Let’s take a quick run through some of those potentially unnecessary changes.  Why should Valentin Zukovsky have a scar on his cheek instead of a limp as his identifying feature?  Why should the EMP hardened helicopter (Tiger Eurocopter if you prefer) appear at Arkhangelsk at the opening of the game instead of needing to be stolen later?  I understand changing the look of the computer database files to those that appeared in Quantum of Solace and all subsequent Bond games, but some of the other changes just feel as they were created to be different, not to improve anything.  The story for the new game has been written by Bruce Feirstein (who also co-wrote the screenplay for the film), and should he and I ever met I have loads of questions.  If one of the iconic moments in that movie (which is repeated in the original game) is the bungee jump off the dam – it was touted in previews, it was the source of much ballyhoo, it was the opening of the film, it was a lesson in my high school physics class – did that really have to be pulled for the new game?

As for the game designers, they seem to have very much stuck with an “if it ain’t broke don’t fix it” mentality.  Outside of level design and health that replenishes automatically, much of the actual mechanics play out as they did in the original.  Plus, if you like the need for armor as opposed to auto-replenishing health you can play on the über-hard 007 Classic difficulty level which not only puts the game at the highest difficulty setting, but reinstitutes the armor/health HUD of the original title.

The graphics for the new game have certainly been updated, but they manage to retain the feel of the original GoldenEye.  It is actually very similar to the changes in the story – they are different, but it is unmistakably based on the original.

One of the other things that made the first game so hugely brilliant is the fact that it not only puts out a great single-player story, but incorporates tons of split-screen multiplayer modes as well.  Running through levels taking on other players and seeing some classic Bond baddies is something that I think everyone loves about the original.  That is back here – not only is there local split-screen multiplayer available, but you can go online and play against people (up to eight) around the world as well.

Happily, the game also eschews most “shake the Wii-mote like this and like that” silliness.  You can play with the Wii remote and nunchuk and there is a little bit of shaking required, but you can all play the game with a GameCube controller, Wii Zapper, Classic Controller, Classic Controller Pro, and if you buy ‘suped up version of the new GoldenEye it includes a special golden controller.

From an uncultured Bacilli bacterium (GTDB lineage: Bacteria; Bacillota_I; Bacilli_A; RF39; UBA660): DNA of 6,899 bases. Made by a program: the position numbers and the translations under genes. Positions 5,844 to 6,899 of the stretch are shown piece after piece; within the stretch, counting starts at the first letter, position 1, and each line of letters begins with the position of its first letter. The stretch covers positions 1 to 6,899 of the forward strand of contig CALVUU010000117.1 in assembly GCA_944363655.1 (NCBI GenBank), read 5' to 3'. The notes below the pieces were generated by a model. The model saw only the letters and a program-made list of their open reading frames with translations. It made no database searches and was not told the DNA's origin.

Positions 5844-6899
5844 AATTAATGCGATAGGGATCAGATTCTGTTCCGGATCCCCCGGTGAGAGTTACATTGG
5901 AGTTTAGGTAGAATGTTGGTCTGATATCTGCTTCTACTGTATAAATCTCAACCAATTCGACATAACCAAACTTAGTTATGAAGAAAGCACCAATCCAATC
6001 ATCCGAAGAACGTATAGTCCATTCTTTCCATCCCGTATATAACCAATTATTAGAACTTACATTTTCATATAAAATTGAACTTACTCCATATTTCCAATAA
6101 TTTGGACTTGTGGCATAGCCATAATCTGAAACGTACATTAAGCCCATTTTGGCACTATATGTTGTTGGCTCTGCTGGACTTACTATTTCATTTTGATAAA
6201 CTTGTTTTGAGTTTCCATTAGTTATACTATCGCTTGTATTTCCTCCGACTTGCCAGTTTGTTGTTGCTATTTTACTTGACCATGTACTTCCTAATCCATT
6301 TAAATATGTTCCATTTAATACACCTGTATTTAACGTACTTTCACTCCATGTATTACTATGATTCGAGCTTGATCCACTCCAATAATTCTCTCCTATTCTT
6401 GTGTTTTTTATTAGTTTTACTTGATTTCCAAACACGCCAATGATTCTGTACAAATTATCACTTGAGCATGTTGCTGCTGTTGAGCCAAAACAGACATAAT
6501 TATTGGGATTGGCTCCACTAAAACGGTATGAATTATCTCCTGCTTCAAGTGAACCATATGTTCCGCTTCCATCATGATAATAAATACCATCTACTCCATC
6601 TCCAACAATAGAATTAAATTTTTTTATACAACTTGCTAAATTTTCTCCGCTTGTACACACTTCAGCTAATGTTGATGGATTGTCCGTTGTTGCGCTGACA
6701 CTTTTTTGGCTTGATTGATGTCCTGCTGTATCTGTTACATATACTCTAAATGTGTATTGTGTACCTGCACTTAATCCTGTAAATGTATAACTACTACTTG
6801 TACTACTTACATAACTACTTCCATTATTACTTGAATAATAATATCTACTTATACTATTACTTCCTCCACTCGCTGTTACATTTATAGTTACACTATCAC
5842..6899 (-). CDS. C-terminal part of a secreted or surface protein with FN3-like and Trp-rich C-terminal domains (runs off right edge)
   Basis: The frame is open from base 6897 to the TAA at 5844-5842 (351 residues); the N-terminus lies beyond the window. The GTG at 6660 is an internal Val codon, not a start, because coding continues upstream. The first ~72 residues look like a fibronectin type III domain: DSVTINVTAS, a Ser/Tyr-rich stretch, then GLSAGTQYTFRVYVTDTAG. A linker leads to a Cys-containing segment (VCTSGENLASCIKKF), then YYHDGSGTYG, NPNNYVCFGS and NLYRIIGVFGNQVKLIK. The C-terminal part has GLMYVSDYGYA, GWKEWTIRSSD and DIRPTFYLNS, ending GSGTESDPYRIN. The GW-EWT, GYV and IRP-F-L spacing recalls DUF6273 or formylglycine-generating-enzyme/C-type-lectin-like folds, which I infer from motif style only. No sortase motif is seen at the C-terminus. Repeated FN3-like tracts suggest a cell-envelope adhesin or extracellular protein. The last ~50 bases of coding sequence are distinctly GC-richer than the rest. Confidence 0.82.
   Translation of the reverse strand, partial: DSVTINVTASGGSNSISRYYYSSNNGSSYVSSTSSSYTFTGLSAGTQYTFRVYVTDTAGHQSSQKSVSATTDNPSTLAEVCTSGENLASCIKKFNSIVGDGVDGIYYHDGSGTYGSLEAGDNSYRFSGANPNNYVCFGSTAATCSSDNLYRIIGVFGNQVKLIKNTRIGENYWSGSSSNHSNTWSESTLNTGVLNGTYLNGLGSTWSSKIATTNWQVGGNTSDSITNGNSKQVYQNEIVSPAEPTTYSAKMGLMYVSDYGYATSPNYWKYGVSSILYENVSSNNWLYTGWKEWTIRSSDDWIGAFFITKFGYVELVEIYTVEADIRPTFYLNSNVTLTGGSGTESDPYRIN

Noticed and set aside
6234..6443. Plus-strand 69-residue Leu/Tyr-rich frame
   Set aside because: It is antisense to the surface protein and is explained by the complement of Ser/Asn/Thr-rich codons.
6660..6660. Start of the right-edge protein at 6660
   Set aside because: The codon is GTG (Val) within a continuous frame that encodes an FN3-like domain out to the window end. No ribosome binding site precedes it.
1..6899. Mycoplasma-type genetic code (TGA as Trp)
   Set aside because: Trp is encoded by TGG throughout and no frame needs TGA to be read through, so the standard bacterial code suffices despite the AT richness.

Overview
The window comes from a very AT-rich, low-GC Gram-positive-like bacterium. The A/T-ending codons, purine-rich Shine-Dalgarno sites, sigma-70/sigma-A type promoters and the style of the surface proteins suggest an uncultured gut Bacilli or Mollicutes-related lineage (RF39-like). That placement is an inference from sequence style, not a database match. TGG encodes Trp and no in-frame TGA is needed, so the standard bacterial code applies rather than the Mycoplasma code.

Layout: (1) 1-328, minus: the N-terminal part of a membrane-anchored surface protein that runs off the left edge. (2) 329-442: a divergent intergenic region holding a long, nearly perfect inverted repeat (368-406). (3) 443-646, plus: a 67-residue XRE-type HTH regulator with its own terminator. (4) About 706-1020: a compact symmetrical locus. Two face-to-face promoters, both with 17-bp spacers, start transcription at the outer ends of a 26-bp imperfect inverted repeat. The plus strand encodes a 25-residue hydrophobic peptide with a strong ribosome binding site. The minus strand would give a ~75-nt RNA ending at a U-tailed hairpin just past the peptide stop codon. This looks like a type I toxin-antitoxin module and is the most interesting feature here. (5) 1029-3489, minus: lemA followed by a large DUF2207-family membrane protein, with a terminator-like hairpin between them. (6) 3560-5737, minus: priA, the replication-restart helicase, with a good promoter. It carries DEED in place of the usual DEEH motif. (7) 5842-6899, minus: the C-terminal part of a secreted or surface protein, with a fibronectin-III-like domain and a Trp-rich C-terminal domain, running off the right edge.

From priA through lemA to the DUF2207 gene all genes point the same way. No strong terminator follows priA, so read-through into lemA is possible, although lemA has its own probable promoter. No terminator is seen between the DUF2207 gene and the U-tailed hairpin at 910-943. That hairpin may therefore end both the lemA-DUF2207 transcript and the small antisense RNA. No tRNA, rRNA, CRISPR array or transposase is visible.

I can’t help but question some of the choices made in the new GoldenEye 007, and it doesn’t fully satiate my desire to play the original version once more, but it is still an excellent FPS.  Perhaps I should be happy that the game is different, that it has chosen to be a great game by itself instead of simply trading on the name of and nostalgia for the original.  However, it just seems to me that if the first one worked so well, perhaps a true sequel to that title would have been more appropriate than a re-envisioning of it.  Enough of the tale is different already, enough of the levels have been changed, that it may not have been that much more difficult to make an entirely new game.

Unquestionably, if you have to choose one of the two newly released Bond games, GoldenEye 007 is the way to go.  It proves that an older idea can still hang with the big boys and that there is more than just a little life left in the franchise.  No, I don’t agree with everything that was done to update the title, but the mechanics, intrigue, and action are still there and the game is still a great experience.

GoldenEye 007 is rated T (Teen) by the ESRB for Blood, Mild Language, Mild Suggestive Themes, Violence. This game can also be found on: Nintendo DS.

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About Josh Lasser

Josh has deftly segued from a life of being pre-med to film school to television production to writing about the media in general. And by 'deftly' he means with agonizing second thoughts and the formation of an ulcer.